You shouldn't store any passwords in the database at all, encrypted or otherwise.
Instead, store a hash. When user tries to log-in, calculate the hash on the password the user entered and compare it with the hash stored in the database.
Unfortunately, plain hashes are susceptible to so called "rainbow" attacks. If an attacker gets hold of your table, (s)he could just pre-calculate hashes of the whole English1 dictionary or even of all combinations of characters up to certain length, generating so called "rainbow table", and then rapidly compare it to the database table for hashes that match. Some of your users are bound to use weak passwords that can fail under this kind of attack.
To prevent rainbow attacks, don't hash the password itself. Instead hash password + salt. The salt is a random, user-specific string that doesn't need to be more secret than the hash itself2. This introduces variations in hashes, so the attacker can no longer use the same rainbow table for all users. The attacker would in effect have to generate a new rainbow table for each user (and his/her salt), hopefully making it prohibitively expensive.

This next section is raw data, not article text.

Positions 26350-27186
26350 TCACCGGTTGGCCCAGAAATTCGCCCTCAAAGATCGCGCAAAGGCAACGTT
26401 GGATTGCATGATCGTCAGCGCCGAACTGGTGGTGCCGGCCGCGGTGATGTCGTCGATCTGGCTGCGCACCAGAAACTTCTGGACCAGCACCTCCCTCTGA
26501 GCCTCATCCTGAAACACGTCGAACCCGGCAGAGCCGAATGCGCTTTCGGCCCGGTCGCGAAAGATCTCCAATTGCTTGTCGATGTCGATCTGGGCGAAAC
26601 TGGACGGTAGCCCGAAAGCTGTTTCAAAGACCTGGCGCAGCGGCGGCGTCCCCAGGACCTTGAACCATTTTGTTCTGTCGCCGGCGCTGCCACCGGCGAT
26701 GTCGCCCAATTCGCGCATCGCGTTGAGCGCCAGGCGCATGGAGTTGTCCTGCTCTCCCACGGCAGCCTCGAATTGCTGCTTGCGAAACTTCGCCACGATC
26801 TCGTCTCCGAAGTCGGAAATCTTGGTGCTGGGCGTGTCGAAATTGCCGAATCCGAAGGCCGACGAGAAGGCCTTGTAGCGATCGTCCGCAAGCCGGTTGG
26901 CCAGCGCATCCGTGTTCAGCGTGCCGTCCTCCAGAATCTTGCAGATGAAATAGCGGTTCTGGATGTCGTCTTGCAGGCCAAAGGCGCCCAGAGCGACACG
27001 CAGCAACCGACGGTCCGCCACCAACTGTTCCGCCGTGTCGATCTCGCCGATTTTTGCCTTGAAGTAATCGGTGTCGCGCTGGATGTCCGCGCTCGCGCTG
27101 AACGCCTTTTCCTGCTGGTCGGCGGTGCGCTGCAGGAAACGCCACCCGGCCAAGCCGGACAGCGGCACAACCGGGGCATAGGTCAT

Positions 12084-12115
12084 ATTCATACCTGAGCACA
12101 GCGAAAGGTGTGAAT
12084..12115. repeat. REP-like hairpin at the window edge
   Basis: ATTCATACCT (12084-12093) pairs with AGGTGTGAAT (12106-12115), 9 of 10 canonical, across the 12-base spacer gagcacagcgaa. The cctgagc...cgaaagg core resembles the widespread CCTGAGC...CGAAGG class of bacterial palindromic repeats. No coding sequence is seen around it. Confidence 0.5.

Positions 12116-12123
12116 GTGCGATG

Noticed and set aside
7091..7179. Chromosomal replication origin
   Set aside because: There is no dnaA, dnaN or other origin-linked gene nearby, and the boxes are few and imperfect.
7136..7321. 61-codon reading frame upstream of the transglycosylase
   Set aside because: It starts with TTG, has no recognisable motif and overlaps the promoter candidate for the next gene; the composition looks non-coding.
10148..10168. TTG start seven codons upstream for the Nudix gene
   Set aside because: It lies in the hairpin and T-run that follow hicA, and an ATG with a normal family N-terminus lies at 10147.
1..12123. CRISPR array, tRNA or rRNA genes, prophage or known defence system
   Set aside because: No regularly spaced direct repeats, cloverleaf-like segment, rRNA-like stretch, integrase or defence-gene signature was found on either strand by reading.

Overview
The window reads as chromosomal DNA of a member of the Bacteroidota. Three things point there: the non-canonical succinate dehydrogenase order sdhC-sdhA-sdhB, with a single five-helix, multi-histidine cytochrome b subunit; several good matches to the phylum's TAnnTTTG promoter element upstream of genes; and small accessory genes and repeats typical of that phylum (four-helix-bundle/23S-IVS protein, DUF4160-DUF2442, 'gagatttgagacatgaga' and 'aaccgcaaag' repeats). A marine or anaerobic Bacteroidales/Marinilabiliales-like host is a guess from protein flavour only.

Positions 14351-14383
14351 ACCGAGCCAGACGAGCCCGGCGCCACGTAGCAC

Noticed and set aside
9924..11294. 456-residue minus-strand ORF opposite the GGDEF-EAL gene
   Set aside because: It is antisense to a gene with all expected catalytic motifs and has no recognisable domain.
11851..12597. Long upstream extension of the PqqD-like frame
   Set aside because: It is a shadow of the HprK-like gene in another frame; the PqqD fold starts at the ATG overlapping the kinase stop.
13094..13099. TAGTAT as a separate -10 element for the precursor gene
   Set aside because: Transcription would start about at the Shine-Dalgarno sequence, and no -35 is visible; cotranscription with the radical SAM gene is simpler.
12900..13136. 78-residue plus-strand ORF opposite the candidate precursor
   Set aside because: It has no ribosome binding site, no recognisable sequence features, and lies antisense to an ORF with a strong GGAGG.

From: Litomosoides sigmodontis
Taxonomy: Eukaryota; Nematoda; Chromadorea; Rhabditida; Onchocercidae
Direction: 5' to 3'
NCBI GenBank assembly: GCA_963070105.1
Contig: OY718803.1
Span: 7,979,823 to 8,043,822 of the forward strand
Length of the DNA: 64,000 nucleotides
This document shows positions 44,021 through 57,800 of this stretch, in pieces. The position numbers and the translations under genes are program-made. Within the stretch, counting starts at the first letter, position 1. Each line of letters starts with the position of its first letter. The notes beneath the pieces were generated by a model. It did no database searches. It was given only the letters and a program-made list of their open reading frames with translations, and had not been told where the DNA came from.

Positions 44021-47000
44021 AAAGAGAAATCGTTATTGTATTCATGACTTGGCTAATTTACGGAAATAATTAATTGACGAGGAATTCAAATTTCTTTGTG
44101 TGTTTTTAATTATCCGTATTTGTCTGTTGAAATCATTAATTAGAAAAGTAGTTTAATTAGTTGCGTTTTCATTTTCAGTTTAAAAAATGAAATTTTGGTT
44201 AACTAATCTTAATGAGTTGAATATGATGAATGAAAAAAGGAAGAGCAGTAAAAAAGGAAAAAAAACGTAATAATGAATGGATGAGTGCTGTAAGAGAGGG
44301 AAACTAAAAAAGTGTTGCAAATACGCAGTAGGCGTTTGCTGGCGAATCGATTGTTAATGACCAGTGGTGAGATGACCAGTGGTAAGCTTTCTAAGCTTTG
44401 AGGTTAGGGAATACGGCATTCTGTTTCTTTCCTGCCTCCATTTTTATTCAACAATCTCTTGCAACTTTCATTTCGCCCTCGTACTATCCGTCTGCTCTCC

Lack of salting contributed to the massive security breach of LinkeIn this year. Quote from this New York Times article:
"Salting passwords, security experts say, is Security 101 — a basic step that LinkedIn, eHarmony and Lastfm.com all failed to take."
Of course, that should be just the last layer of a multi-layered defense, the layer designed to make attacker's life harder after they have already read your database. You should try everything in your power to prevent this from happening in the first place, including prevention of SQL injection, strict separation of tiers, proper database security, firewalls, regular patching etc...
1 Or some other human language of interest.
2 But should, ideally, be stored separately, behind a well-defined Web service API for example.